The debate raging in the world today is whether it is wise or unwise to go ahead and invade Iraq, especially if the UN Security Council fails to reach an agreement on the subject. But the problem goes even deeper than that. With or without UN approval, the more fundamental question is whether or not such a war can be morally justified or not?
Most all Church leaders, both here and as well as overseas, see little or no moral justification for the USA to launch an invasion of Iraq -- at least not at this time. This is not just a view held by Christian "pacifists". This includes almost all those who have a conscience formed in even the traditional doctrine regarding a "just war" with its ethical demands which, among others, insist that any such war must be purely defensive, and only begun as a last resort.
But the first problem is what constitutes a purely "defensive" war. When the "just war" doctrine was first being worked out, some sixteen hundred years ago, wars were fought primarily with swords and spears and bows and arrows. So when an enemy threatened it was generally enough to draw a line in the sand and say "One step farther and we're at war." Depending who took that first step, it would be clear who was the aggressor.
Nowadays, with the proliferation of weapons of mass destruction, especially nuclear weapons, the situation is much more muddled, so much so that even the UN Charter (Article 31) allows for a "pre-emptive" action against the threat of an attack which is "instant, overwhelming, and leaving no choice of means and no moment for deliberation." It is in light of this situation this that the USA, in its newly stated national defense policy, insists on the right to pre-emptive strikes and preventive war and is even busy trying to convince the Vatican that the traditional "just war" doctrine needs to be revised to address modern realities.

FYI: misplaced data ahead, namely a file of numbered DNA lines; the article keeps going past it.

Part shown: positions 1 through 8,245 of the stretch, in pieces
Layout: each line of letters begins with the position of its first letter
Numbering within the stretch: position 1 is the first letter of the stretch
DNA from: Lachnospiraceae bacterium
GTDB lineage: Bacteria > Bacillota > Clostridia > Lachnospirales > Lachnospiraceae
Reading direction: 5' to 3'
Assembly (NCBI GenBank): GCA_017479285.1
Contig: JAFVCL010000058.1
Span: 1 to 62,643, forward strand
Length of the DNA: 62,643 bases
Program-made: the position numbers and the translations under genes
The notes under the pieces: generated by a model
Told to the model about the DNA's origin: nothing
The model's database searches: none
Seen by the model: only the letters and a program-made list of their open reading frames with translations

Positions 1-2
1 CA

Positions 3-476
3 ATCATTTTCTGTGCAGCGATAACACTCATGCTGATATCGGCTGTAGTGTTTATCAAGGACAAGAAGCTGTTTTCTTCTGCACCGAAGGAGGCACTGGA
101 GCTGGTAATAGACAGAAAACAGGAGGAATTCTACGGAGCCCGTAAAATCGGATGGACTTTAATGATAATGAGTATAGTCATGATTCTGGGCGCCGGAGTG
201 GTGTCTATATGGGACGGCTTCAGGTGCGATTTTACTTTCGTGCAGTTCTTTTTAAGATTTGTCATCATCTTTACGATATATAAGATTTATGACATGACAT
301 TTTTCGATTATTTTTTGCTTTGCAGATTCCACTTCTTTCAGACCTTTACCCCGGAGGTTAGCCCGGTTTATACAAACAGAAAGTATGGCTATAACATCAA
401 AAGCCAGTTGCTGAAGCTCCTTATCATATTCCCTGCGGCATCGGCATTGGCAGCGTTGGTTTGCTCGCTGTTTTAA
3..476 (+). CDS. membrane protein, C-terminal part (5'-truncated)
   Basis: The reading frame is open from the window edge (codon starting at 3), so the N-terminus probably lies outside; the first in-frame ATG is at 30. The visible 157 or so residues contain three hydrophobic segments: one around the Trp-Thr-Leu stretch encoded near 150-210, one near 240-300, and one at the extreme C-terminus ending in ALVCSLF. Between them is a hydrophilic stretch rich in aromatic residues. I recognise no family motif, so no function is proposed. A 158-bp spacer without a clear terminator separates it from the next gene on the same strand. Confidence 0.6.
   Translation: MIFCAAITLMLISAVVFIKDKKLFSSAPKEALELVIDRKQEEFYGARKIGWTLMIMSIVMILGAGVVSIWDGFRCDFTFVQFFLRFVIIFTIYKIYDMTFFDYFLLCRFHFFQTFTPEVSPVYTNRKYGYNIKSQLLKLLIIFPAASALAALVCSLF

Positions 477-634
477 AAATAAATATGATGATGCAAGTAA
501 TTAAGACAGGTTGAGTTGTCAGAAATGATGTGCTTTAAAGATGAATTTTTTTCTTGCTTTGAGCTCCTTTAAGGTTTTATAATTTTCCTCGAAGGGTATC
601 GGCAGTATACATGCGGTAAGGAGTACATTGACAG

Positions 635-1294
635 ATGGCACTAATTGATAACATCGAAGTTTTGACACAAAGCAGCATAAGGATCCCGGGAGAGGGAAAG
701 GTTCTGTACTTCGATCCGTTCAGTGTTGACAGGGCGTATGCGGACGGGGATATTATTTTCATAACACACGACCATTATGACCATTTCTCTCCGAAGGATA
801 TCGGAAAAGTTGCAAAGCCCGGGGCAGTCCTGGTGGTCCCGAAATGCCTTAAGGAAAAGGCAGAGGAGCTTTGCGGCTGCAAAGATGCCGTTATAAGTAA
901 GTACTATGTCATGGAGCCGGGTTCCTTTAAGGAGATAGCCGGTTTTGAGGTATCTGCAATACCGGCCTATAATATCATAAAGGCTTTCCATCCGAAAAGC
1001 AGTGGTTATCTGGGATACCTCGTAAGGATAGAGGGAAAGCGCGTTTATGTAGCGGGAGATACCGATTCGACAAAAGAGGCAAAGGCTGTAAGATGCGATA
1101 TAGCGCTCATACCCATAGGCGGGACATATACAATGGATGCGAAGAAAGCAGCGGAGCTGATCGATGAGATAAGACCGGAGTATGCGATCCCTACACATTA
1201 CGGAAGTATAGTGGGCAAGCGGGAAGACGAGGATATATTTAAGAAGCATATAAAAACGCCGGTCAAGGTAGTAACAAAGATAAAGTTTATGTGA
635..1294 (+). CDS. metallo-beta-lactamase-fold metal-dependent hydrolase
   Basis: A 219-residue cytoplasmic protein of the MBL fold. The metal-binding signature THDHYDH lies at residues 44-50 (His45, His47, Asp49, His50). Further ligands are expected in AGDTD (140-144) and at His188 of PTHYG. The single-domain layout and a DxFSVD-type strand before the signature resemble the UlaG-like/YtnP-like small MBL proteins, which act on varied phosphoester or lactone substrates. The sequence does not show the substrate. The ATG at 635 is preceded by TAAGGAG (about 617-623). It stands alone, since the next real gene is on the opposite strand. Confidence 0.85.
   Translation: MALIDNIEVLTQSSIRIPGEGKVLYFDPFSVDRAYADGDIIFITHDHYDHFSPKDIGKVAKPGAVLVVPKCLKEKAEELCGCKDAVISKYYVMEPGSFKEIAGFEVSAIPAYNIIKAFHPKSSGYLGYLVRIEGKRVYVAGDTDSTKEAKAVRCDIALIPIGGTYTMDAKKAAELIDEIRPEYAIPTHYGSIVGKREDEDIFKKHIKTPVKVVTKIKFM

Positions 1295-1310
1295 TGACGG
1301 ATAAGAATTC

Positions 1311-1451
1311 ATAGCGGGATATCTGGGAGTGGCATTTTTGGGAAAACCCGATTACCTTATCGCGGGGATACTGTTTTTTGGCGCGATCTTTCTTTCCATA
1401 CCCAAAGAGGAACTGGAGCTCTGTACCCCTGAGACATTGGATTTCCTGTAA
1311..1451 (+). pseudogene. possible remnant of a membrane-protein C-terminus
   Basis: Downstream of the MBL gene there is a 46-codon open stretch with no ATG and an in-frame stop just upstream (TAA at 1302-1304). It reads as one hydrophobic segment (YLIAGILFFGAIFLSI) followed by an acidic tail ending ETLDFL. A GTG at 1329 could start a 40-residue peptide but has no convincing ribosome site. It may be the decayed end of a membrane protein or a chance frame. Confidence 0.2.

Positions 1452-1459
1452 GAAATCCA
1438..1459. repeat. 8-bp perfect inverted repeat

All this seems to make sense until you put the shoe on the other foot. Imagine you are a small country that has been branded as part of an "Axis of Evil" by a superpower that threatens to destroy you by means of an attack that is "instant, overwhelming, and leaving no choice...." What choice have you but either to cave in or else to threaten to use whatever means of self-defense you have, even if means blowing up the whole world in the process? Of course, we Americans like to think that we'd never actually engage in such an first strike. But if that is really true, why are we saying just the opposite?
Perhaps we have actually reached the point where, for all practical purposes, the "just war" doctrine no longer works -- if indeed it ever did. Could it be that Christian pacifists, those who believe in taking the Gospel saying about "turning the other cheek" literally, are right, and that there is no other viable way of avoiding catastrophe except by complete and total disarmament? Could it be that what has been derided as "Christian idealism" and what we like to think of as just plain "common sense" have finally come together?
If so, then it would seem that if the USA truly wants to lead the world, it needs to do so not by declaring a unilateral right to preventive strikes against its enemies, but instead by doing all it can by diplomatic means to see that all weapons of mass destruction, beginning with its own, are banished from the face of the earth forever.
R W Kropf 1/27/03 Pacifism.doc 03-01-27